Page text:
Technical Papers
An Adaptive Parameterization for Efficient Material Acquisition and Rendering
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Technical Papers
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TimeThursday, 6 December 20185:33pm - 5:59pm
DescriptionOne of the key ingredients of any physically based rendering system is a detailed specification characterizing the interaction of light and matter of all materials present in a scene, typically via the Bidirectional Reflectance Distribution Function (BRDF). Despite their utility, access to real-world BRDF datasets remains limited: this is because measurements involve scanning a four-dimensional domain at sufficient resolution, a tedious and often infeasibly time-consuming process.

We propose a new parameterization that automatically adapts to the behavior of a material, warping the underlying 4D domain so that most of the volume maps to regions where the BRDF takes on non-negligible values, while irrelevant regions are strongly compressed. This adaptation only requires a brief 1D/2D measurement of the material's retro-reflective properties. Our parameterization is unified in the sense that it combines several steps that previously required intermediate data conversions: the same mapping can simultaneously be used for BRDF acquisition, storage, and it supports efficient Monte Carlo sample generation.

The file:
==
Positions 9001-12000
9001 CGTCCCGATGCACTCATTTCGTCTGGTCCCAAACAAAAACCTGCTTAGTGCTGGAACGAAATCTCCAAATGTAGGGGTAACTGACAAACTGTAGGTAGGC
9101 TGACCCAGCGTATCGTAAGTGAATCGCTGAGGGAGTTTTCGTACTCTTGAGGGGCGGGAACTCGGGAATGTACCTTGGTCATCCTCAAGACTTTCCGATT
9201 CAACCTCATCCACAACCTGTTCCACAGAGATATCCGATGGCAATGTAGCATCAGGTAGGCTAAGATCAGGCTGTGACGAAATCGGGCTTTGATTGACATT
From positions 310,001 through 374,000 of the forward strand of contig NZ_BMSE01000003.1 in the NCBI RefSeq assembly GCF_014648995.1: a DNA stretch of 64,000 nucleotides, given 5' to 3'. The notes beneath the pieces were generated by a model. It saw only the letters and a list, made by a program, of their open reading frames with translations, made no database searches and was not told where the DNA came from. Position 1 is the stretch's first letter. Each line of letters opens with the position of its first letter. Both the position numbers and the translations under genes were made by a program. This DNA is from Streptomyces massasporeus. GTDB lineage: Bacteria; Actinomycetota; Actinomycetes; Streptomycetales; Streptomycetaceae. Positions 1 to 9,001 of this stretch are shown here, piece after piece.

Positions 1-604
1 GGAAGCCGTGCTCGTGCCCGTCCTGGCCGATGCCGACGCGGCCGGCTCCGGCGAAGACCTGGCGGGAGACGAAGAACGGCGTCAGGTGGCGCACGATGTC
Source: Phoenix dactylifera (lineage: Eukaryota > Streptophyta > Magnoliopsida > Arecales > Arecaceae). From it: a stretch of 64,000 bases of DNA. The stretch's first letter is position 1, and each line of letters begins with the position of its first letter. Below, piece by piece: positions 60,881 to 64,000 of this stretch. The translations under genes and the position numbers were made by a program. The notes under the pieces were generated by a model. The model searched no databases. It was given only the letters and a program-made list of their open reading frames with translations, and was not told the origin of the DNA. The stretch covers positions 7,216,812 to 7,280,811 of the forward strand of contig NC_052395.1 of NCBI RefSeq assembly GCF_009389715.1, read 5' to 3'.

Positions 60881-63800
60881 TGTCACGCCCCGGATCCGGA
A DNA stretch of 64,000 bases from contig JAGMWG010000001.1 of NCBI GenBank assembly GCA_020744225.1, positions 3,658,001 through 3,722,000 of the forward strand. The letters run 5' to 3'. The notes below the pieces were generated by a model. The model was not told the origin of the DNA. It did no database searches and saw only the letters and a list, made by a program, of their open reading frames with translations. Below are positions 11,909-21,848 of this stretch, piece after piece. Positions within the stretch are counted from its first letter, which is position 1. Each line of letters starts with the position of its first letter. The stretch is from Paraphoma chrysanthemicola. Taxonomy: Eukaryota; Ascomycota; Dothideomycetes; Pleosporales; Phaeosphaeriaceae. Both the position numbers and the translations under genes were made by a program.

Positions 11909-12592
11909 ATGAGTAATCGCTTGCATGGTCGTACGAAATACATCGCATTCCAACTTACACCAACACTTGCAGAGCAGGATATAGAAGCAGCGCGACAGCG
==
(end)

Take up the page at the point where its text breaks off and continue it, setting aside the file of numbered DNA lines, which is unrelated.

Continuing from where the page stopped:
We observe that the above desiderata are satisfied by a core operation present in modern rendering systems, which maps uniform variates to directions samples that are proportional to an analytic BRDF. Based on this insight, we define our adaptive parameterization as an invertible, retro-reflectively driven mapping between the parametric and directional domains. We are able to create noise-free renderings of existing BRDF datasets after conversion into our representation with the added benefit that the warped data is significantly more compact, requiring 16KiB and 544KiB per spectral channel for isotropic and anisotropic specimens, respectively.

Finally, we show how to modify an existing gonio-photometer to provide the needed retro-reflection measurements. Acquisition then proceeds within a 4D space that is warped by our parameterization. We demonstrate the efficacy of this scheme by acquiring the first set of spectral BRDFs of surfaces exhibiting arbitrary roughness, including anisotropy.